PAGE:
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Introduction of Phono-semantic compounds

By far essentially the most numerous category are the phono-semantic compounds, also named semantic-phonetic compounds or pictophonetic compounds. These characters are made of two parts: one of a limited set of pictographs, typically graphically simplified, which suggests the common meaning of the character, and an current character pronounced roughly as the new target word.
 
Examples are () river, () lake, (liú) stream, (chōng) riptide (or flush), (huá) slippery. All these characters have on the left a radical of three dots, which is a simplified pictograph for a water drop, showing that the character has a semantic connection with water; the right-hand side in each case is a phonetic indicator. For instance, in the case of (chōng), the phonetic indicator is (zhōng), which by itself means middle. In this case it can be seen that the pronunciation of the character has diverged from that of its phonetic indicator; this process means that the composition of such characters can sometimes seem arbitrary today. Moreover, the choice of radicals may also seem arbitrary in some cases; for example, the radical of (māo) cat is (zhì), originally a pictograph for worms, but in characters of this sort indicating an animal of any sort.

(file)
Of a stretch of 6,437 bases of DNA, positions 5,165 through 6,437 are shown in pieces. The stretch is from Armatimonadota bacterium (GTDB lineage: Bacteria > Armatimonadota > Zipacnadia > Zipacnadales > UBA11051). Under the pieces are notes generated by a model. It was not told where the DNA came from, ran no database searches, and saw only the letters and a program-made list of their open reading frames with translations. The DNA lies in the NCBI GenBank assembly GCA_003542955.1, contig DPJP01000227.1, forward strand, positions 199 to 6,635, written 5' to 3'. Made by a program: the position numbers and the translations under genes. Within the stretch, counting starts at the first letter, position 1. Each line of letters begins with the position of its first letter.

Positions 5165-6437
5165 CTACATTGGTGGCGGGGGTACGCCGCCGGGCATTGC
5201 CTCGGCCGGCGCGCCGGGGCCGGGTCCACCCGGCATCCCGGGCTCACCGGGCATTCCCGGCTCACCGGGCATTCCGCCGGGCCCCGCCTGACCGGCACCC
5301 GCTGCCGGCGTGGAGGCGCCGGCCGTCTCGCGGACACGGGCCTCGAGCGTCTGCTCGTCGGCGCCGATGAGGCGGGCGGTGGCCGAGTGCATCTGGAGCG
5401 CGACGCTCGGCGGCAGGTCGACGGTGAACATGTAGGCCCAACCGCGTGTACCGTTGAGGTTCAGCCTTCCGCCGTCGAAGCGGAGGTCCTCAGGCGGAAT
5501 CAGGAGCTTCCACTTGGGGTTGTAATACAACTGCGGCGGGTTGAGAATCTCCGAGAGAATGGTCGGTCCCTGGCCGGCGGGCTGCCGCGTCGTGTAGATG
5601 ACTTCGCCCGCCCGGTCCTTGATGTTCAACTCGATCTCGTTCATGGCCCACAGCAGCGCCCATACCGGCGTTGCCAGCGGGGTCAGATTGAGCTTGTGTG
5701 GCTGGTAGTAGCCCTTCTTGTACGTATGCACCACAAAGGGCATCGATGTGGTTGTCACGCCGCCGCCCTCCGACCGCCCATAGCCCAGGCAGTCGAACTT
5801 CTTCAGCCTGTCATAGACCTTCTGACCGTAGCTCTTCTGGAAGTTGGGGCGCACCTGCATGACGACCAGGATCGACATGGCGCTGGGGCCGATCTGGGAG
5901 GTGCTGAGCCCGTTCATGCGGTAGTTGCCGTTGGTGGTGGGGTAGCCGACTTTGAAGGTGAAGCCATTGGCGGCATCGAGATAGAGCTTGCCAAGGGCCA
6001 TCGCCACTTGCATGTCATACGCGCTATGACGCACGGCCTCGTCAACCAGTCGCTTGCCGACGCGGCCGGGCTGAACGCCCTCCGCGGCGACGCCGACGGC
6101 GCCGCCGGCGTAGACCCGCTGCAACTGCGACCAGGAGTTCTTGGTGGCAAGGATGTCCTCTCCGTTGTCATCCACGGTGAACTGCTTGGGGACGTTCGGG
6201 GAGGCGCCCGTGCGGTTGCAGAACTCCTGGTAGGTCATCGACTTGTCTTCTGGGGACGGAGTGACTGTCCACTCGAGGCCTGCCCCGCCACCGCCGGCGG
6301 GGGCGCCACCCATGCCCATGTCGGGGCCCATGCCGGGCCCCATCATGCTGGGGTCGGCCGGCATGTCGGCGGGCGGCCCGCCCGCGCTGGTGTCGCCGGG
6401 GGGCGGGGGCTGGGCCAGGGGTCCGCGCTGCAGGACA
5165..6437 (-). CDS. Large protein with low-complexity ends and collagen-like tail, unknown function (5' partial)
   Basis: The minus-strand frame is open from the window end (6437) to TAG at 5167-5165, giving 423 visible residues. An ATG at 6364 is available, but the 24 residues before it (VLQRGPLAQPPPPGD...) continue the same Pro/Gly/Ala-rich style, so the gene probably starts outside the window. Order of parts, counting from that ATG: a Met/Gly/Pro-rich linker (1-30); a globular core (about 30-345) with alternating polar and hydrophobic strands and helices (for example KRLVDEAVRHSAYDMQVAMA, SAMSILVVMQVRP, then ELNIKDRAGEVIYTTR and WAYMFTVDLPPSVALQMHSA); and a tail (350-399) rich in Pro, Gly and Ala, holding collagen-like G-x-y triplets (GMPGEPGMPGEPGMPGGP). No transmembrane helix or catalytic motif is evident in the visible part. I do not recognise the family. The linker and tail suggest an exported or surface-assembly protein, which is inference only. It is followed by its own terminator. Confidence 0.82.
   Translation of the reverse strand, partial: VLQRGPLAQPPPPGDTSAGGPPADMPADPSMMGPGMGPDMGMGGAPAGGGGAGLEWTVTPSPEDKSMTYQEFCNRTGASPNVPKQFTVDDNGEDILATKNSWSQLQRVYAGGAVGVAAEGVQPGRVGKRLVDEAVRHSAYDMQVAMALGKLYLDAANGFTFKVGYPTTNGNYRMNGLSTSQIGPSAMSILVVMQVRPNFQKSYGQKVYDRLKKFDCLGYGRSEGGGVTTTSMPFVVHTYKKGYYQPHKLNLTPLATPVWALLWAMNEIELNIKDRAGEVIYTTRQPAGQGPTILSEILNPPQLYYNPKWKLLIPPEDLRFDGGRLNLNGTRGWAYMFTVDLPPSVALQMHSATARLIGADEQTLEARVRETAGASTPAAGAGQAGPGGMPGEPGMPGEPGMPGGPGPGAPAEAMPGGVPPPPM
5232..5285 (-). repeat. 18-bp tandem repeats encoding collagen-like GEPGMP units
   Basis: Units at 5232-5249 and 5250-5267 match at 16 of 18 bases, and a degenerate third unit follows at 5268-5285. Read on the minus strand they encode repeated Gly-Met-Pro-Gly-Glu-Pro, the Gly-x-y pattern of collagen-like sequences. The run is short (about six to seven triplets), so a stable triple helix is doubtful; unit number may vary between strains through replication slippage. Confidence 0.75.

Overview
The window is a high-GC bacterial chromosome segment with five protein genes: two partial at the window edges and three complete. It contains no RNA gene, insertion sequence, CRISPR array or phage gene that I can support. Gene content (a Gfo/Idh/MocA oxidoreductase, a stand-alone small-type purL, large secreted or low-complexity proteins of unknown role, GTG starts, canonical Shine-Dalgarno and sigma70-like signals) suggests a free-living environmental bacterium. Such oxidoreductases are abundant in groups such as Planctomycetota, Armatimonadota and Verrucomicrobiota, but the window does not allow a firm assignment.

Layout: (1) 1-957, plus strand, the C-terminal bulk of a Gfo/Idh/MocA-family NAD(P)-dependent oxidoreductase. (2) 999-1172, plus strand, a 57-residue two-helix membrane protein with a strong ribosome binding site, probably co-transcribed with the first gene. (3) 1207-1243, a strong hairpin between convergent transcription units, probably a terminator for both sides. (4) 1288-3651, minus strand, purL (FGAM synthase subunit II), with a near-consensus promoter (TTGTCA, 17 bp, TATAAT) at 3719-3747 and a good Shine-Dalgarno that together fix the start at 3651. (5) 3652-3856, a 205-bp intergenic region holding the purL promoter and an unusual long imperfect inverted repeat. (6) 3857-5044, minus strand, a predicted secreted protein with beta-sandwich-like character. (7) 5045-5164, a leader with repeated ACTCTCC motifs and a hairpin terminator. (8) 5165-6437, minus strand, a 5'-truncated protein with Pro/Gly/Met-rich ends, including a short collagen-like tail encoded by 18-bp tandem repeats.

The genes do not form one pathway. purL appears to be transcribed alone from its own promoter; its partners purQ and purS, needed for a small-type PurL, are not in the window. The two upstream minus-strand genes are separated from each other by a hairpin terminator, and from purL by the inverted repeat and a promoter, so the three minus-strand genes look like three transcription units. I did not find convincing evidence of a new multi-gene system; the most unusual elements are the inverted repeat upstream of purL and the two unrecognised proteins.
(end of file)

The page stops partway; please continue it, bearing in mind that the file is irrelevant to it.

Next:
Xu Shen placed about 82% of characters into this category, while in the Kangxi Dictionary (AD 1716) the number is about 90%, due to the extremely productive use of this technique to extend the Chinese vocabulary.
 
This method is still sometimes used to form new characters, for example ("bu", meaning "plutonium") is the metal radical plus the phonetic component ("bu4"), described in Chinese as " gives sound, gives meaning". Many Chinese names of elements on the periodic table were formed this way.